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Joined: 19 May 2004
Location: Centerville, South Dakota
|Posted: Mon Jun 26, 2006 4:02 am Post subject: Book Review - Steal This Computer Book 4
Steal This Computer Book 4.0
Author(s): Wallace Wang
Publisher: No Starch Press
Date Published: 2006
Book Specifications: Softcover, 361 pages
Category: Internet Security/Computers
Reviewer's Recommended User Level: Novice
Suggested Publisher Price: $29.95 US / $38.95 CDN / L11.91 UK
Amazon.com: Steal This Computer Book 4.0
Amazon.co.uk: Steal This Computer Book 4.0
Blurb from back cover:
If you thought hacking was just about mischief-makers hunched over computers in the basement, think again. As seasoned author Wallace Wang explains, hacking can also mean questioning the status quo, looking for your own truths, and never accepting at face value anything authorities say or do.
The completely revised fourth edition of this offbeat, non-technical book examines what hackers do, how they do it, and how you can protect yourself. Written in the same informative, irreverent, and entertaining style that made the first three editions hugely successful, Steal This Computer Book 4.0 will expand your mind and raise your eyebrows. New chapters discuss the hacker mentality, social engineering and lock picking, exploiting P2P file-sharing networks, and how people manipulate search engines and pop-up ads to obtain and use personal information. Wang also takes issue with the media for "hacking" the news and presenting the public with self-serving stories of questionable accuracy. Inside, you'll discover:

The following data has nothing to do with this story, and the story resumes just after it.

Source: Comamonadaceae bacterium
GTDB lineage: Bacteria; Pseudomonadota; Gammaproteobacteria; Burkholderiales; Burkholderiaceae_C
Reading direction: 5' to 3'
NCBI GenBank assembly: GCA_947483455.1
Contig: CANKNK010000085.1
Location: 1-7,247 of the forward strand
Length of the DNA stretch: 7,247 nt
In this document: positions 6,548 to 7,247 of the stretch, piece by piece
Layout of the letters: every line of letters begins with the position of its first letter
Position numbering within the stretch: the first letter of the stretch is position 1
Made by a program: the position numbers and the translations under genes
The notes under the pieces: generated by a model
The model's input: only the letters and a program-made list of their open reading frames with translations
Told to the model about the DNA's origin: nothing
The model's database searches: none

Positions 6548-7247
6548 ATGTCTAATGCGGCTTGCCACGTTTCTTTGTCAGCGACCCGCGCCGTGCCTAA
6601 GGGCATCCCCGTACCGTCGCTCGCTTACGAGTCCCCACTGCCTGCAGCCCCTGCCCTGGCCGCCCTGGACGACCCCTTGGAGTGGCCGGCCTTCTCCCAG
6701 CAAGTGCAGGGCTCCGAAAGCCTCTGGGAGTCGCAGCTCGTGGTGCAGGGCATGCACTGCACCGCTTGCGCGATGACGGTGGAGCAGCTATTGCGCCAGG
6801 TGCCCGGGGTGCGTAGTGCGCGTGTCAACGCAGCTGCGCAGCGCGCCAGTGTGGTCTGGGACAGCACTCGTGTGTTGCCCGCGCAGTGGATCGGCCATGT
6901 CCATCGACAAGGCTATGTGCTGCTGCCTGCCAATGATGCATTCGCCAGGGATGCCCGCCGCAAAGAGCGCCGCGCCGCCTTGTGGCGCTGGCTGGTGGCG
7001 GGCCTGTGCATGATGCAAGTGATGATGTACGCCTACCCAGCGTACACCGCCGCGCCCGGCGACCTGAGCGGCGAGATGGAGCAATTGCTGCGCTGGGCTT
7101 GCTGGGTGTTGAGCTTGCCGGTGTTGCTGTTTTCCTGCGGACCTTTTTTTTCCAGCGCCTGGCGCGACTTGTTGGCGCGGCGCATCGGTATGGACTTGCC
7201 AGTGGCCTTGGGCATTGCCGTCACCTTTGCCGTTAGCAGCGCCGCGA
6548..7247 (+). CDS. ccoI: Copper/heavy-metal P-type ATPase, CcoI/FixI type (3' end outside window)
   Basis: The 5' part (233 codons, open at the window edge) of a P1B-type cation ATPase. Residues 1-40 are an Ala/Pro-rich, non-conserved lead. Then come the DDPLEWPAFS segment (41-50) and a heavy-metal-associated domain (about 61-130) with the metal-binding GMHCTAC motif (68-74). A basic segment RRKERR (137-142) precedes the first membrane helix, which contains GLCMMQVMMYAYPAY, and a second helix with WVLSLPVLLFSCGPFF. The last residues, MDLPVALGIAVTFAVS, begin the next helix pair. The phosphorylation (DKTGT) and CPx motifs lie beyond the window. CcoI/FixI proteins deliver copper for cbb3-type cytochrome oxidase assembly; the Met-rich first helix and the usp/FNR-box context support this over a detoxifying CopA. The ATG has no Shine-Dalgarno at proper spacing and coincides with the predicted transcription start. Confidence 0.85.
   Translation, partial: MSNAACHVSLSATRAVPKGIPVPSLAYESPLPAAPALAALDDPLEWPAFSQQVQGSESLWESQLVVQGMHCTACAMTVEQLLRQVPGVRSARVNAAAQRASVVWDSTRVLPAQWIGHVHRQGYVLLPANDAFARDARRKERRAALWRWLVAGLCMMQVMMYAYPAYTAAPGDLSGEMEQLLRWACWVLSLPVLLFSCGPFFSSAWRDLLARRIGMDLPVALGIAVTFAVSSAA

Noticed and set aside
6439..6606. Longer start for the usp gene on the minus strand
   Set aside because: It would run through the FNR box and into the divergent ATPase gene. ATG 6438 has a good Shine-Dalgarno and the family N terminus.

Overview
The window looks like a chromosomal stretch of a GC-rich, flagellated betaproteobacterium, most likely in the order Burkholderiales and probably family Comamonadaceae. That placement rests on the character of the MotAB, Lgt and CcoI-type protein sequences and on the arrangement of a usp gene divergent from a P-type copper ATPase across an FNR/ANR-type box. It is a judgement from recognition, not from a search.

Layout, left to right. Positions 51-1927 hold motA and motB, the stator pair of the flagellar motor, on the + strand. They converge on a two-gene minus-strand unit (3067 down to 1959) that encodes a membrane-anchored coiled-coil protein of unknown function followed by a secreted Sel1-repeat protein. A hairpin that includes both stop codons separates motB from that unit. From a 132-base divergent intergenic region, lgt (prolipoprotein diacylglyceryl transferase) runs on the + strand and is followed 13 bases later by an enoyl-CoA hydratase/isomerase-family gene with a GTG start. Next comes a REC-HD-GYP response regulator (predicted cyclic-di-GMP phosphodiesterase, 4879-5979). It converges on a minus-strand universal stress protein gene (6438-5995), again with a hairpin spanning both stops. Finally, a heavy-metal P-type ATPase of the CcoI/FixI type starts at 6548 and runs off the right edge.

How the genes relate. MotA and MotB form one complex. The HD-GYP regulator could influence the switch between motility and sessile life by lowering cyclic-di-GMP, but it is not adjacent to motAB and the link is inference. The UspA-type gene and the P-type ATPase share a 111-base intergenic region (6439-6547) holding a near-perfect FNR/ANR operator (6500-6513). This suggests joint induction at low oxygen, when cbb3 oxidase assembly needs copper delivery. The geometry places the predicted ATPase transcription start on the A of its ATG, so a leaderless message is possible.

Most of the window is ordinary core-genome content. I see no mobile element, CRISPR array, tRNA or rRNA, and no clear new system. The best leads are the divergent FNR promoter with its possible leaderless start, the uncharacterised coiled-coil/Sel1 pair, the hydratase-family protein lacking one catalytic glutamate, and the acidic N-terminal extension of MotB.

- How to manage and fight spam and spyware
- How Trojan horse programs and rootkits work, and how to defend against them
- How hackers steal software and defeat copy-protection mechanisms
- How to tell if your machine is being attacked and what you can do to protect it
- Where the hackers are, how they probe a target and sneak into a computer, and what they do once they get inside
- How corporations use hacker techniques to infect your computer and invade your privacy
- How you can lock down your computer to protect your data and your personal information using free programs included on the book's CD
Wang points out early that hacking is more than a title; it is a mentality that can be applied to everyday life. Wang proposes to teach the reader how to think like a hacker by covering a wide range of topics; from phone freaking to reality hacking, along with a healthy dose of the history of malicious software and social engineering. The book discusses online activism, operating systems, filesharing, censorship, terrorism, and a myriad of other topics. As with previous editions, this book covers a lot of ground.
Chapter Synopsis & Review Comments
Steal This Computer is made up of 23 chapters covering six areas:
- The Early Hackers
- The PC Pioneers
- The Internet Hackers
- The Real World Hackers
- The Future_Hacking For Profit
- Protecting Your Computer and Yourself
The Early Hackers opens with a discussion of what hacking is not, better described as the 'Hacker Mentality". From there, a history of phone phreaking and urban myths, transitioning into social engineering, or as Wang calls it, The Art of Hacking People. The PC Pioneers covers the history of malicious software, with an overview of how malware evades detection, how antivirus programs work, the mentality of virus writers, trojan horses and worms, and warez. The Internet Hackers is a history of the online emergence of hacking groups, along with the seedier side of the Internet; stalking, password cracking, rootkits, piracy, and censorship.